Eric H. Ash - Associate Professor


  • Ph.D., Princeton University, 2000 (History of Science, Early Modern Britain, Renaissance
  • M.A., Princeton University, 1996
  • A.B., Harvard University, 1994


Eric Ash was born and raised in upstate New York; he has taught at Wayne State since the fall of 2002. His major research interests include the history of experts, expertise, and expert cultures in early modern England and Europe. His first book, Power, Knowledge, and Expertise in Elizabethan England (Baltimore: The Johns Hopkins University Press, 2004), explored the role of “expert mediators” in facilitating English state formation and centralized governance during the latter sixteenth century, with particular attention to technical undertakings such as copper mining, harbor construction, and mathematical navigation. He is also the editor of a volume of the prestigious history of science journal Osiris, which presented a number of case studies of expertise in the service of the state throughout early modern Europe. His current book project, tentatively entitled “Draining the Fens: Projectors, Popular Politics, and the English State,” is a detailed examination of the drainage and reclamation of the English Fens during the seventeenth century. The project brings together important themes and issues from political history, social history, environmental history, and the history of technology. Dr. Ash is married, and has two children; in his spare time he enjoys Boston Red Sox and Detroit Tigers baseball, cooking, and the blues.


Select Publications


  • Power, Knowledge, and Expertise in Elizabethan England (Baltimore: The Johns Hopkins University Press, 2004).

Edited Volume

  • Expertise: Practical Knowledge and the Early Modern State; Osiris vol. 25 (Chicago: University of Chicago Press, 2010).

Articles and Chapters

  • “Expertise and the Early Modern State,” Osiris 25 (2010): 1-24.
  • “Amending Nature: Draining the English Fens,” in The mindful hand: inquiry and invention from the late Renaissance to early industrialisation, ed. Lissa Roberts, Simon Schaffer, and Peter Dear (Amsterdam: Edita, and Chicago: University of Chicago Press, 2007), 117-143.
  • “Navigation Techniques and Practice in the Renaissance,” in The History of Cartography, vol. 3, Cartography in the European Renaissance, ed. by David Woodward (Chicago: University of Chicago Press, 2007), 509-527.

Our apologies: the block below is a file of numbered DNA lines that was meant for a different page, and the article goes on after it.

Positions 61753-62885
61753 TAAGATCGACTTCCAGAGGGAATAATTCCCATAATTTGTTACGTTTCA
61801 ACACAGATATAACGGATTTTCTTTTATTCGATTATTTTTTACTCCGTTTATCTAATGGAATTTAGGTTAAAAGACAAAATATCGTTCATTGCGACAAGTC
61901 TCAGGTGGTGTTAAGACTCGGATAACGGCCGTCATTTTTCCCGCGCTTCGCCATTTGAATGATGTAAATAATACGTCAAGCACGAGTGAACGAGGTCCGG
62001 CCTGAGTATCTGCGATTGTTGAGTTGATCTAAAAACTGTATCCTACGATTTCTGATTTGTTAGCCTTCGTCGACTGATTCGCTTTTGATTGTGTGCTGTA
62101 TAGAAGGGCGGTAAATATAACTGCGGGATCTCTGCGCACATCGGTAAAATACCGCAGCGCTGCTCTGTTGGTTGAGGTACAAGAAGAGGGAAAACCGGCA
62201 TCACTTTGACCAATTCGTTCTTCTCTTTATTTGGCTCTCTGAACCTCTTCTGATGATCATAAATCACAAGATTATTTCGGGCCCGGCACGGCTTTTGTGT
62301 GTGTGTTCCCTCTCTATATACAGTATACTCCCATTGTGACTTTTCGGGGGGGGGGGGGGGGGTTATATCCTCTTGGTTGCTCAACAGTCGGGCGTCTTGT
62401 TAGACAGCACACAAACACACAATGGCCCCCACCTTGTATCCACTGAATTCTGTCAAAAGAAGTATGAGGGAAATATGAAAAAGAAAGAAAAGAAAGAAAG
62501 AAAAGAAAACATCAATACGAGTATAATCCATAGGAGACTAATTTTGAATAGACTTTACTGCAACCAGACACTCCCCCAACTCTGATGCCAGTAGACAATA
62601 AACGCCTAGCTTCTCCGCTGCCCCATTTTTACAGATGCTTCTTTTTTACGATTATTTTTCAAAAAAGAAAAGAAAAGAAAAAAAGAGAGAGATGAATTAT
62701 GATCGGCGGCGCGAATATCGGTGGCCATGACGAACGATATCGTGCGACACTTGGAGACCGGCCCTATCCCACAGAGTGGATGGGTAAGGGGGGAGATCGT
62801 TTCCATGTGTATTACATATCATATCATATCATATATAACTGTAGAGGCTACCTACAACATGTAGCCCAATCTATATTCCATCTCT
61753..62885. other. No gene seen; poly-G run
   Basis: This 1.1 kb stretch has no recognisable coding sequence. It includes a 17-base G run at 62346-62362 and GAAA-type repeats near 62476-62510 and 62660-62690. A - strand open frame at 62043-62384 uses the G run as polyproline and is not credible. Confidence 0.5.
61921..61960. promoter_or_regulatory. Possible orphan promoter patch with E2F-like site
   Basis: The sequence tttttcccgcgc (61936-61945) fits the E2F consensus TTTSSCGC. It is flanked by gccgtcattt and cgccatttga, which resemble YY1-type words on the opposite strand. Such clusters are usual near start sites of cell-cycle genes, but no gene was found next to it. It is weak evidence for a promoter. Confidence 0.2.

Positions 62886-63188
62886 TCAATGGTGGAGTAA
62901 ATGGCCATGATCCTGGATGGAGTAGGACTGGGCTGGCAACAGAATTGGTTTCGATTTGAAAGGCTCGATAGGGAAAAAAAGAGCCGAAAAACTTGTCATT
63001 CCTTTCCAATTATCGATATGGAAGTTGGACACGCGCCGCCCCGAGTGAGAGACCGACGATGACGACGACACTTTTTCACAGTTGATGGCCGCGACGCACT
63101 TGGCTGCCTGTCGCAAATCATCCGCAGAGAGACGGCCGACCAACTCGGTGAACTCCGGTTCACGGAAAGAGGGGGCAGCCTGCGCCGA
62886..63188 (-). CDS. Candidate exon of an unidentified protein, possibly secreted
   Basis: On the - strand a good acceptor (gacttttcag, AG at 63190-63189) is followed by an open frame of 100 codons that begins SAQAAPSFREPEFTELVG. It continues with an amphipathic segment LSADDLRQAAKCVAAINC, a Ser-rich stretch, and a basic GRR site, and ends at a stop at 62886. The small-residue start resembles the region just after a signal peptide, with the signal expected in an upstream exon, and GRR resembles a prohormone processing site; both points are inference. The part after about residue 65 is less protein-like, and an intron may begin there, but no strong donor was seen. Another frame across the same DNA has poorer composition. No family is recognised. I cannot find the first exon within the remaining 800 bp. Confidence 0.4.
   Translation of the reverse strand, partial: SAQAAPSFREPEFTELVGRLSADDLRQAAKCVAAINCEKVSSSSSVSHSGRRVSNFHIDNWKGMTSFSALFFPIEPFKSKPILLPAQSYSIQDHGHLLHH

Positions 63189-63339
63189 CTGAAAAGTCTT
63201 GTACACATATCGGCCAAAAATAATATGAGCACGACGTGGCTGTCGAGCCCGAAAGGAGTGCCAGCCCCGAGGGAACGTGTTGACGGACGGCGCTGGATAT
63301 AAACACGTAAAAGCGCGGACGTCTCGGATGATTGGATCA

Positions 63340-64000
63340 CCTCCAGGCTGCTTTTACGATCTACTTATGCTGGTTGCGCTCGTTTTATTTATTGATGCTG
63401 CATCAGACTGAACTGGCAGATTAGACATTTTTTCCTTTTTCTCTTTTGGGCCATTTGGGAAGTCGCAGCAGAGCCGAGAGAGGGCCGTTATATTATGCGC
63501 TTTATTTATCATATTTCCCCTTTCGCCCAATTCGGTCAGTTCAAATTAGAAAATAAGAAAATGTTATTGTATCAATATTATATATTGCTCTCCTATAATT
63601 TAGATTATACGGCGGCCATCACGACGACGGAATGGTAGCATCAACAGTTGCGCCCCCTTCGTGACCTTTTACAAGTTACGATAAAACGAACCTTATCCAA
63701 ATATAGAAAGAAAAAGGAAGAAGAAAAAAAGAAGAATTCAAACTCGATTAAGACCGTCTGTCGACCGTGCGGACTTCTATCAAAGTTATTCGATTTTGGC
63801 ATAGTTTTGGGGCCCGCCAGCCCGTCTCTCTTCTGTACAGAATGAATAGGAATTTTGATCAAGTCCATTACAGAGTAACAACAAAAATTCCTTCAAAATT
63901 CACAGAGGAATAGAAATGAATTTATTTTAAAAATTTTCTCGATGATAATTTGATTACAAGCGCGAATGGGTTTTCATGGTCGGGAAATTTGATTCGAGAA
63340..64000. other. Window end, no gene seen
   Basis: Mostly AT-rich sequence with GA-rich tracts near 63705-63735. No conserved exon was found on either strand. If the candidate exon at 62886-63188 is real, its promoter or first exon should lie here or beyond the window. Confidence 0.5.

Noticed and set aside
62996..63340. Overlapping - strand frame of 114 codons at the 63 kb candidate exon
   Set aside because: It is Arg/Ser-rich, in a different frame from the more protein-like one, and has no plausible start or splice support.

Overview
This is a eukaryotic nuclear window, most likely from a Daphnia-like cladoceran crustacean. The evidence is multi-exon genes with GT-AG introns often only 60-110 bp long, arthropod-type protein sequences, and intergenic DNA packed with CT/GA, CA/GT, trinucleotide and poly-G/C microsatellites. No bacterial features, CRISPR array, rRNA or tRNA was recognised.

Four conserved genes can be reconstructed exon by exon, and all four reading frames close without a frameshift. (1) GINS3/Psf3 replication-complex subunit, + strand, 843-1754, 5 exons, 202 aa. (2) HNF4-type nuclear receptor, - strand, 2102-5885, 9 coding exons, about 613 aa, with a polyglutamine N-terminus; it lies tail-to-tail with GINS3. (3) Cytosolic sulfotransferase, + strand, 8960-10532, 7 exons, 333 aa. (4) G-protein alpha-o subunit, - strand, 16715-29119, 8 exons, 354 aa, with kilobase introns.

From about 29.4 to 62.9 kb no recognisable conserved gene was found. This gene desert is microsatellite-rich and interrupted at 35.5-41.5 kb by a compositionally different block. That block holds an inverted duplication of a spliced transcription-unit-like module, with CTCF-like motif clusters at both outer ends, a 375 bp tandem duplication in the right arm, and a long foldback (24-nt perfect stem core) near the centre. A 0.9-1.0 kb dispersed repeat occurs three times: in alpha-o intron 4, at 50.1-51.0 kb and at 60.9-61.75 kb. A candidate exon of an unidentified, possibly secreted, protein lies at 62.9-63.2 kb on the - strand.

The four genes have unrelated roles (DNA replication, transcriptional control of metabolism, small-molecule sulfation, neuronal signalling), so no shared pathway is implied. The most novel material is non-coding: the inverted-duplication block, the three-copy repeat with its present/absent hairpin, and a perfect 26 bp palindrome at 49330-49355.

• “Trading Expertise: Sebastian Cabot between Spain and England” (co-authored with Alison Sandman),  Renaissance Quarterly 57 (2004): 813-846.
  • “‘A note and a Caveat for the Merchant’: Mercantile Advisors in Elizabethan England,” The Sixteenth Century Journal 33 (2002): 1-31.
  • “Queen v. Northumberland, and the Control of Technical Expertise,” History of Science 39 (2001): 215-240.
  • “‘A perfect and an absolute work’: Expertise, Authority, and the Rebuilding of Dover Harbor, 1579-1583,” Technology and Culture 41 (2000): 239-268.


Select Awards

  • WSU Humanities Center Faculty Fellowship Award, 2009-10
  • WSU President’s Award for Excellence in Teaching, 2008-09
  • Career Development Chair Award, Wayne State University, 2007-08
  • College of Liberal Arts & Sciences Teaching Award, Wayne State University, 2005-06
  • National Science Foundation Scholar’s Award, Science and Technology Studies Division, 2002-04 (SES-0301851)
  • Postdoctoral fellowship, Dibner Institute for the History of Science and Technology, 2001-02


Courses Regularly Taught

  • HIS 1300, “Europe and the World, 1500-1945”
  • HIS 5407, “The Scientific Revolution”
  • HIS 5550, “Britain, 1485-1714”
  • HIS 5555, “Britain in the Age of Empire”
  • HIS 5556, “Modern Britain”
  • HIS 5996, “Capstone Course for History Majors”
  • HIS 8235, “Early Modern European History” (graduate seminar)




3121 FAB
Research Area
Science & Technology
(313) 577-2525
(313) 577-6987
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